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MSU Cinema International Closes Spring 2022 Season with Three Films for Earth and Philanthropy Week

Dianne Whelan/500 Days in the Wild
"500 Days in the Wild" is the first of three films presented by MSU Cinema International for its Spring 2022 season finale.

The MSY Cinema International Spring 2022 season closes with a triple-feature finale in celebration of Earth and Philanthropy Week. Tracy Ross previews the three films with Cinema International program director Dr. Thérèse St. Paul and program director of MSU's Nonprofit Leadership Studies, Dr. Elise Kieffer.

The first film to be featured this weekend is the 2018 Canadian documentary, 500 Days in the Wild. The film is sponsored by the Watershed Sustainability Institute and the Sierra Club in Murray.

From the MSU Cinema International website:

"500 Days in the Wild is an independent feature documentary about an artist’s attempt to do the longest trail in the world and make a film about it. Dianne is hiking, biking, paddling and snowshoeing the 24,000km Great Trail in all seasons… Her five-year journey combines with stories of the land, people, and communities she passes through.

Dropping out of society and reconnecting to nature is an old story: Dianne travels the ‘Old Way,’ seeking wisdom from those that live close to the land, asking the questions, “what have we forgotten?” “What do we need to know?” 500 Days in the Wild challenges us to revisit our past, our connection to the land and its people, to find our future."

500 Days in the Wild will be presented on Thursday, April 21st, at 7:30 pm, in the Barkley Room.

The next film to be featured on Friday is the 2016 American documentary What is Philanthropy?

From theMSU Cinema International website:

"What is Philanthropy? is a feature-length documentary that portrays and discusses the concept of giving within the American context through a critical lens and a variety of perspectives. A timely documentary!"

[What Is Philanthropy?] is a "thought-provoking documentary that talks about why people pursue philanthropy and what motivates us," Kieffer explains. The documentary explores "what ways we think we're doing good and maybe we weren't doing the good we thought and how we can be thoughtful philanthropists."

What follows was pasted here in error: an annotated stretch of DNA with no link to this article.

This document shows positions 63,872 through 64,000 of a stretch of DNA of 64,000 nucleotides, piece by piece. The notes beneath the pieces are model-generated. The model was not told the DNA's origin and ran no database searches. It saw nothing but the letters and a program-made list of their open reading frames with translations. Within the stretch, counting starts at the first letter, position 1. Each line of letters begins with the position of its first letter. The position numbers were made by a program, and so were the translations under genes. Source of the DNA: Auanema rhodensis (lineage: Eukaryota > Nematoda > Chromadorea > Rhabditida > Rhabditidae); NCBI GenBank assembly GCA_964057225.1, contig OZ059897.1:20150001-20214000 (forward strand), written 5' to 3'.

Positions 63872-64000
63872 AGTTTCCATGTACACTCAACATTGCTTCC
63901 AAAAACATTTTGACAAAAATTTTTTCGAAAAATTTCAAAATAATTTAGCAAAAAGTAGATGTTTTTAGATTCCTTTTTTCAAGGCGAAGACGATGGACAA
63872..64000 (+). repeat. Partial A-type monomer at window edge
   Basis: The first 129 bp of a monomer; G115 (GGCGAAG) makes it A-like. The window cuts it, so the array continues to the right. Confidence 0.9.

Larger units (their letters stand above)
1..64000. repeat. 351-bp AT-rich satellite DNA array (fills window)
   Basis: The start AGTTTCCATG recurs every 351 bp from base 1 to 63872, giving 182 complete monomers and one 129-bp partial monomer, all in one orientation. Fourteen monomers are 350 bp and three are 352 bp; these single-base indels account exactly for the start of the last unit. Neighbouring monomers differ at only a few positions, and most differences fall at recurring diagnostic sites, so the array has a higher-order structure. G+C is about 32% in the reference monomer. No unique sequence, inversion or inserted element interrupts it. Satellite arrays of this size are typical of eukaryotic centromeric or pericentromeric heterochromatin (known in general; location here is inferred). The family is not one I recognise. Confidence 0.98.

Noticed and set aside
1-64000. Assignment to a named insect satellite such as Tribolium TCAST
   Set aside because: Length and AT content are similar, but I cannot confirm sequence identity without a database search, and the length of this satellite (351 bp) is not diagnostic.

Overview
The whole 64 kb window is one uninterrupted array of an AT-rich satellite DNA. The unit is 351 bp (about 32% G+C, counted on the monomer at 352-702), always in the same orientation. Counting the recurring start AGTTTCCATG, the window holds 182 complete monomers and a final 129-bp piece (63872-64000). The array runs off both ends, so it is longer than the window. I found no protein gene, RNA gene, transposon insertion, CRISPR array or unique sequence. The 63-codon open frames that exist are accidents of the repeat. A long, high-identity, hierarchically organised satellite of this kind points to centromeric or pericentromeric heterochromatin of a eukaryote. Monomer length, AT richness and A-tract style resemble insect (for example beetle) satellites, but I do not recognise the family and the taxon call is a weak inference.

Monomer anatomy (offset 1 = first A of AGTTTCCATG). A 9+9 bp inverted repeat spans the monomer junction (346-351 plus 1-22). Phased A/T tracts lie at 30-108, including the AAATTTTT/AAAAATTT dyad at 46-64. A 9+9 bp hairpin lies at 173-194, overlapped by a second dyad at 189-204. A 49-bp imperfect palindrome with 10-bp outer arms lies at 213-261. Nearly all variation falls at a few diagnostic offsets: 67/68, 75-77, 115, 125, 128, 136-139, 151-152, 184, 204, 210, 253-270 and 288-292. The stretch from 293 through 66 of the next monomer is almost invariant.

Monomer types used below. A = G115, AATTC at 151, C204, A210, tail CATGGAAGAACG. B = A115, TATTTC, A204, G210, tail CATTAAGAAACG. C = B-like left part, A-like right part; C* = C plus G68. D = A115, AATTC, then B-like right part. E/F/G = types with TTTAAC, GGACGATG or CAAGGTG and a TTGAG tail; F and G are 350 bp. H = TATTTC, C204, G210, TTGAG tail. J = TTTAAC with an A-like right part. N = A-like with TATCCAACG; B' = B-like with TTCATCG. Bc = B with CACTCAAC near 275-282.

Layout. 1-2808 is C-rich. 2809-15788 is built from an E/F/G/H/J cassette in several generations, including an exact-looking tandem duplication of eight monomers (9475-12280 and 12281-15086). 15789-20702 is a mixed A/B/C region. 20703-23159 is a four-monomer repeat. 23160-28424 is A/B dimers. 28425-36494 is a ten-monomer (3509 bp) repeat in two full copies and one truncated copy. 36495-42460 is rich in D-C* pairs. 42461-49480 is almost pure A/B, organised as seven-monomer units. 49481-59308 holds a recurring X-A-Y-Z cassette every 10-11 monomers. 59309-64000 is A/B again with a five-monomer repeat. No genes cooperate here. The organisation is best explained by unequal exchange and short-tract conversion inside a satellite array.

"[The film] is remedial in that there are definitions provided, but it's deeper in that I found the section where it was talking about the motivations of why people give to be really insightful," Kieffer continues.

What Is Philanthropy? will be presented on Friday, April 22nd, at 7:30 pm, in the Curris Center Theater.

The final featured film in MSU Cinema International's finale is Water's Way: Thinking Like a Watershed or Beavers Are Cool. This film is also sponsored by the Watershed Sustainability Institute and the Sierra Club in Murray as part of Earth Week events.

From the MSU Cinema International website:

"There is an ecological amnesia as to the role of beavers in the management of rain and stormwater. In pre-colonial days, wetlands were created by beavers which allowed water to be irrigated and land stabilized. Buffer zones retained and filtered water sludge slowly… The transformation of the land from wilderness to agriculture and concrete, has had catastrophic consequences for our land management: erosion, floods, and devastation.

Extensive cash crops have further damaged the land’s capacity to renew itself. The filmmakers challenge you to “think like a watershed”. How can we encourage water to move more naturally through the landscape, toward the clean water and the ecological diversity of times past? How can beavers be part of the solution?"

Water's Way will be presented at the Murray Rotary Amphitheater in Central Park on Saturday, April 22nd, immediately following the Watershed Studies "Beast Feast" Barbecue from 5:30 to 7:30 pm. The barbecue and film screening are part of the WSI's Watershed Studies Festival.

MSU Cinema International will return to campus next fall. In the meantime, St. Paul encourages those willing and able to donate to help fund the program's hefty licensing fees. You can support Cinema International by visiting, clicking the "Other" designation box, and specifying Cinema International from the pop-up list.

You can also mail a check to the MSU Office of Development at 200 Heritage Hall, Murray, KY, 42071. Specify in the memo line and envelope that the donation is intended for Cinema International. Finally, you can send donations directly to Dr. Thérèse St. Paul of the MSU Department of Global Languages and Theatre Arts.

Listen to the full interview here:

Cinema International Earth Week films.mp3
Tracy Ross speaks with Dr. Therese St. Paul and Dr. Elise Kieffer about MSU Cinema International's final screenings of the season.

Tracy started working for WKMS in 1994 while attending Murray State University. After receiving his Bachelors and Masters degrees from MSU he was hired as Operations/Web/Sports Director in 2000. Tracy hosted All Things Considered from 2004-2012 and has served as host/producer of several music shows including Cafe Jazz, and Jazz Horizons. In 2001, Tracy revived Beyond The Edge, a legacy alternative music program that had been on hiatus for several years. Tracy was named Program Director in 2011 and created the midday music and conversation program Sounds Good in 2012 which he hosts Monday-Thursday. Tracy lives in Murray with his wife, son and daughter.
Melanie Davis-McAfee graduated from Murray State University in 2018 with a BA in Music Business. She has been working for WKMS as a Music and Operations Assistant since 2017. Melanie hosts the late-night alternative show Alien Lanes, Fridays at 11 pm with co-host Tim Peyton. She also produces Rick Nance's Kitchen Sink and Datebook and writes Sounds Good stories for the web.
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